We love to read at our house. We each have our favorite books and style of writing. When The Heart Mender arrived, I opened it and laid it on the table. My husband came home, picked it up and said, “I don’t really think this is my kind of book.” Truth was, I didn’t really think it was MY type of book either.
In 1942, German subs are dispatched to the Gulf of Mexico to sink U.S. vessels carrying goods and fuel. While taking a late-night walk, Helen Mason—widowed by war—discovers the near-lifeless body of a German sailor. Enraged at the site of Josef Landermann’s uniform, Helen is prepared to leave him to die when an unusual phrase, faintly uttered, changes her mind.
In The Heart Mender, a small town must prepare itself for the worst the world has to offer, and Josef and Helen must reconcile their pasts to create a future.
I found myself returning to this book throughout the day to capture the story. I wanted to know the history behind the artifacts. I was caught up in the interviews of the people in the small town from World War 2. I found myself asking my grandma about her recollections from the time period in this book and pondering over why US History and World History had failed to mention the U-boats in the Gulf of Mexico during the war.
It’s a love story, a book about the Gulf Coast (particularly Alabama), and a World War 2 book.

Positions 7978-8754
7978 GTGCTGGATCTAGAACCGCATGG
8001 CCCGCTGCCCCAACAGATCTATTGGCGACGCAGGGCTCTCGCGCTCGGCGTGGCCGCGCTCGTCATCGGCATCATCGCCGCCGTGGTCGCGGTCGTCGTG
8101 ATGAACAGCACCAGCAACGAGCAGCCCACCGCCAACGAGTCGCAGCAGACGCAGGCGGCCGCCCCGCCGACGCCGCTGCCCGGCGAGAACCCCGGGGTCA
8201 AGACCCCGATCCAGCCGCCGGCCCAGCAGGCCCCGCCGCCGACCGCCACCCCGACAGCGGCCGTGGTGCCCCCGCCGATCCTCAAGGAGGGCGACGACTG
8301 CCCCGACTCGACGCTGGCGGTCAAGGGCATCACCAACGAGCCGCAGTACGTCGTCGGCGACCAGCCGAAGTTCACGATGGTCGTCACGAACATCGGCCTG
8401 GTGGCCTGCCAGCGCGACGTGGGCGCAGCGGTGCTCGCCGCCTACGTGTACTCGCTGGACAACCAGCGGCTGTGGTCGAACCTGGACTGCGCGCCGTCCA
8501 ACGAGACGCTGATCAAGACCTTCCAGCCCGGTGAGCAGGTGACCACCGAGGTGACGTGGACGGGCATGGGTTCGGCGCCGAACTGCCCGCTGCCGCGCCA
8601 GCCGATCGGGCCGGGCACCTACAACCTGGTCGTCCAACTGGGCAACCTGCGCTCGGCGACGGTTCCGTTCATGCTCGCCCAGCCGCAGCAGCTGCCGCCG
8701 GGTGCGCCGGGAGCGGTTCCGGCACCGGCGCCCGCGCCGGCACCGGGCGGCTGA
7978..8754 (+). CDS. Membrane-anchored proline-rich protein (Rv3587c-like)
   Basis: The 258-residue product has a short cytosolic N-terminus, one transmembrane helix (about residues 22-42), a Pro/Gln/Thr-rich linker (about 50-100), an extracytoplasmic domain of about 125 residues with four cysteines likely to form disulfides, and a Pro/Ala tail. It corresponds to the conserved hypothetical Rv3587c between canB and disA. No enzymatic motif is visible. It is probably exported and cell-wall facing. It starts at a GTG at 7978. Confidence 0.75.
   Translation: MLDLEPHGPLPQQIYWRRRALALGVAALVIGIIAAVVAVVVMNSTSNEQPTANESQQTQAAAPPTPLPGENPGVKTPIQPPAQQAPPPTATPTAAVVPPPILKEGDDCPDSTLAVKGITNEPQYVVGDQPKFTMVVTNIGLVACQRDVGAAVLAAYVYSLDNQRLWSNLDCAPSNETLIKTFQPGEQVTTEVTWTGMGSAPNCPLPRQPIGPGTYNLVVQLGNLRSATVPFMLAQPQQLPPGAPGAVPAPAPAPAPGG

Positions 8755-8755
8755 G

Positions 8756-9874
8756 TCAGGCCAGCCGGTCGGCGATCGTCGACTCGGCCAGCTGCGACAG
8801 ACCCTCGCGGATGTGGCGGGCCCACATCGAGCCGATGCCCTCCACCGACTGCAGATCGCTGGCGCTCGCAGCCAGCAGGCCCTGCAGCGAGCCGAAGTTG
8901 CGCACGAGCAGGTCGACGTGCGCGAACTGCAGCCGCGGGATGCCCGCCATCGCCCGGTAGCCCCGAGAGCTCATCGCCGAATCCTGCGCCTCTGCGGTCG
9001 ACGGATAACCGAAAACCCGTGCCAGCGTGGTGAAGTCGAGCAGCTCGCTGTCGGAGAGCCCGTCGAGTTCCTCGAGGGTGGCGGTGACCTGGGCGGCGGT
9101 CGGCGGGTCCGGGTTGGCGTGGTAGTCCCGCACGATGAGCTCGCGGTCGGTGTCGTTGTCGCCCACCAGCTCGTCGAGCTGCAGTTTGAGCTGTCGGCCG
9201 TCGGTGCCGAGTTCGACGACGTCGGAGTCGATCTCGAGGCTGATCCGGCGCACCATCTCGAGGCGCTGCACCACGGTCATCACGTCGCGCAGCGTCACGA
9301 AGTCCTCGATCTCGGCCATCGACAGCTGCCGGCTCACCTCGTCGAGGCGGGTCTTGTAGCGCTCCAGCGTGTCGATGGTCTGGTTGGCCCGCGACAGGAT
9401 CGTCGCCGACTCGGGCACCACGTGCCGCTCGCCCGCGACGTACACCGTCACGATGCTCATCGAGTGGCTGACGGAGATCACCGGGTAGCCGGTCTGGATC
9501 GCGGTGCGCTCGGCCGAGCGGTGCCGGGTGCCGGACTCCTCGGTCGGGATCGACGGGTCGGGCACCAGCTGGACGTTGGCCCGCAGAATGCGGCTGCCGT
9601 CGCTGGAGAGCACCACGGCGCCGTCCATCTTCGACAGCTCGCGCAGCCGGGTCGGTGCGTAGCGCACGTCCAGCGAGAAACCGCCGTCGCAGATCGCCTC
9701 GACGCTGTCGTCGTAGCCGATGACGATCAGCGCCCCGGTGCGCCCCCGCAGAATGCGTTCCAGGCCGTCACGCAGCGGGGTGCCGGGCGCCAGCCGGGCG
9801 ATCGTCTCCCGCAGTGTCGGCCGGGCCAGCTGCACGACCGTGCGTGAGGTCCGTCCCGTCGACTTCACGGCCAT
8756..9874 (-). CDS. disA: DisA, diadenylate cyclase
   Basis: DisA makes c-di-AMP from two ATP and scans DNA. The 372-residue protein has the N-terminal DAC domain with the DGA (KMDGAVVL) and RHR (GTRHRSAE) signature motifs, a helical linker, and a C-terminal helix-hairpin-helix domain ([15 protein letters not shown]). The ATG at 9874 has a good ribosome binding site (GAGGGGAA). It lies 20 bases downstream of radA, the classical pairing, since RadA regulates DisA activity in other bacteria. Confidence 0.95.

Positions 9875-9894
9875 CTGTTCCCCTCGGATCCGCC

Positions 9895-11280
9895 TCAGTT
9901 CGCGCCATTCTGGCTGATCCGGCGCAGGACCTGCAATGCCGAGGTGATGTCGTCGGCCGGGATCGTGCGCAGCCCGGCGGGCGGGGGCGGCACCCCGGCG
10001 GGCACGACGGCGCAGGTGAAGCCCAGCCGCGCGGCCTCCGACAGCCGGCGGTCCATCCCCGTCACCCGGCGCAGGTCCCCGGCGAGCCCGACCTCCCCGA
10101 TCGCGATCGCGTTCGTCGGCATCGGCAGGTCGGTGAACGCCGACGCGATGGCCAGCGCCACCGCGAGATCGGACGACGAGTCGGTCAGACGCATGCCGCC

As I finished the last page, I said, again, to my husband, “You would really enjoy this book.”
The Heart Mender had me pausing to think about my own course of action if I were to have been the one to find a German Soldier on the beach of my country–His country was responsible for my Newlywed husband’s death and had left me bitter. Would I leave him there to die? Would I take him home? Would I risk my own life to care for him?
Every page of The Heart Mender engages you in the story of Helen and Josef as they confront their own personal trials during a period of history when forgiveness seemed impossible new beginnings seemed lost.
This book is the perfect choice for a book club with the Reader’s Guide at the end–I even found the guide to be a great resource to help finalize the reality that the book had ended for me.
You can catch a glimpse of the beauty of this book by watching the trailer or visiting The Heart Mender Website or learn more about the author, Andy Andrews.
The Heart Mender is one of the best books I’ve read in a long time. It’s definitely worth checking out. I’m certain you’ll be adding it to your Top List.